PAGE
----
There is no partiality in the Universe.

The whole scheme is well balanced. If you were allowed to change lots with anyone on the face of the earth, you would complain and find fault in a short time.

One of our best known millionaires, born to opulence, complains that he has been robbed of the privilege of making his own fortune.

He is no happier than you. His confession betrays his weakness of character just as your repining and fault-finding betrays yours.

The real worth-while character thanks God for its destiny and says, “I will show the world what I can do with my life.”

Not long ago there was a great trotting-race at Brighton Beach. The blind conqueror “Rythmic” won five consecutive races.

Think of it! He did not, like a mortal man, shrink back and say “I am blind—that is a terrible destiny—I am cursed of God—I will not try to win the race.” He just trusted the hand of the Master at the reins, did his best, and won the honors of the season.

We are all blind racers on the track of earth. The king, the millionaire, the statesman, the lawmaker, the beggar, the laborer, the cripple, we are all in the dark. The only thing is to trust the hand of the Master, and do our best.

Believe your position is the right starting point for you, merely the starting point.

It is the shapeless block of stone from which you are to fashion the perfect statue.

Or it is the mere mud from which you are to mould the clay image, and later that is to be put into enduring marble.

What is uglier or more unattractive than mud?

Yet think of the glorious conceptions which it imprisons.

Take the mud of your present environment and thank God for it, and make the image of the future you desire.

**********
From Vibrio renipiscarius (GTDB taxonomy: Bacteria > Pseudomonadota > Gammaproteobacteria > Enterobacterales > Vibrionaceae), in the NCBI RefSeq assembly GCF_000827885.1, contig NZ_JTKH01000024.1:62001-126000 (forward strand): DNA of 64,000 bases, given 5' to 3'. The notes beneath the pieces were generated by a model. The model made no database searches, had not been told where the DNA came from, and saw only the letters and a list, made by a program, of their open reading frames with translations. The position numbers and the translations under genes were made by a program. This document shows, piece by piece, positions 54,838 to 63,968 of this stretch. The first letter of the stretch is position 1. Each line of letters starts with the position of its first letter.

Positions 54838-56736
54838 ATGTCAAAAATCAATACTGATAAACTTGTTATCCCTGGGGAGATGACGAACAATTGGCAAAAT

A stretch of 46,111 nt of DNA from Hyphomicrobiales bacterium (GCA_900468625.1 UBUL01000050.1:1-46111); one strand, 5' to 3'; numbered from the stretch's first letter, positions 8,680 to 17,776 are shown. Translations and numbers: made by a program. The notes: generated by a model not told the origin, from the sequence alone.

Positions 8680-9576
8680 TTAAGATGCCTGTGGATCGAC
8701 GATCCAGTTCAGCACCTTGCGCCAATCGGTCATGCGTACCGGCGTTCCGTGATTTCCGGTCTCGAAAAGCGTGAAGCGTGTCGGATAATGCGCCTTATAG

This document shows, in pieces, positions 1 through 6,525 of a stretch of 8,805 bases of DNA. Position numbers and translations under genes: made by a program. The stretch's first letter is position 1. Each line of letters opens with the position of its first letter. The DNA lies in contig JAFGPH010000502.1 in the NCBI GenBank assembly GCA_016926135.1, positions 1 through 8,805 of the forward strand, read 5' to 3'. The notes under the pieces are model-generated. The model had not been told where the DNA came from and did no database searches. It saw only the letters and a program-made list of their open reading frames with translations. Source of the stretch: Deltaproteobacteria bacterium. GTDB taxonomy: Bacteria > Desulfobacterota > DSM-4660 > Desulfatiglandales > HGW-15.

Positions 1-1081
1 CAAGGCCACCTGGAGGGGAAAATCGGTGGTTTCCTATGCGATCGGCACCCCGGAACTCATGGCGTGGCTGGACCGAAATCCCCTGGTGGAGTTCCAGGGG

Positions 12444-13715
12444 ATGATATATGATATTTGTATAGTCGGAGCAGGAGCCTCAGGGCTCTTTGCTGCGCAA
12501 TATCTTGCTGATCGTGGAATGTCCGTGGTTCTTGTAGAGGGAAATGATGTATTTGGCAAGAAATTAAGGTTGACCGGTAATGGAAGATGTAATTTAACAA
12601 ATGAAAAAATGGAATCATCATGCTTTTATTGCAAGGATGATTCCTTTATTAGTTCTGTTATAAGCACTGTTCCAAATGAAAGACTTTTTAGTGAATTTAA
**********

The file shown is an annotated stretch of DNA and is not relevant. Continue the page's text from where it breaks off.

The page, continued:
You can do it—you must do it—you will do it.

 

What did you think of the essay? Feel free to share it with a friend. Thanks!

Your Friend and Pep Pal,

Lauren

 

**Destiny appeared in The Heart of New Thought, published by The Psychic Research Company, 1903

 

Golden Wisdom from Mom: Mothers’ Stories

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I’ve been reading several memoirs that are inspiring. All of them are written by mothers and each one of them are accomplished women.

When we see successful women, they make it look so easy. We think they’ve breezed to success and now that they’re at the top, they’re kicking back and coasting. They seem to have it all figured out.

NOT TRUE!

 

Their memoirs make it very clear that they struggled every step of the way and they still face struggles today, in spite of their success.   They struggled with the very things that we “common” folk do.

Here are some of their struggles:

~work-life balance;

~staying connected to their spouse;

~staying connected to their children;

~being respected in the work place;

~dealing with coworkers that are jerks;

~dealing with workplace politics;

~wondering how they’re going to pay the bills;

~how to make space in their lives for “me” time;

~picking up the pieces after divorce;

~figuring out how to be a single parent and not have their kids “miss out”;

~keeping up with the fast-paced business world…

 

Do any of these struggles sound familiar to you?

 

The memoirs I’m reading are:

Cowgirl Power:   How to Kick Ass in Business and Life by Gay Gaddis

Inventing Joy:   Dare to Build a Brave & Creative Life by Joy Mangano

I’ve Been Thinking…:   Reflections, Prayers, and Meditations for a Meaningful Life by Maria Shriver

 

There are plenty of other memoirs available that can nurture and encourage you. In reading them, you’ll discover that the only difference between you and these successful women is that they find a way to keep taking at least one tiny baby step toward their dreams each day.

You can do it, too!

Your Friend and Pep Pal,

Lauren

Golden Wisdom from Mom: How Handle Overwhelm

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I came across an article on Mashable featuring the advice SZA’s mother gave to her on how to handle feelings of overwhelm.

Here is the twitter post that describes it:

 

https://mashable.com/2018/03/20/sza-mom-advice-text/#2CvhfXllxPqa

 

 

What did you think of SZA’s mom’s technique? Did your mom ever give you a practical technique for handling a part of life where you may have struggled? Feel free to share it with us. Thanks!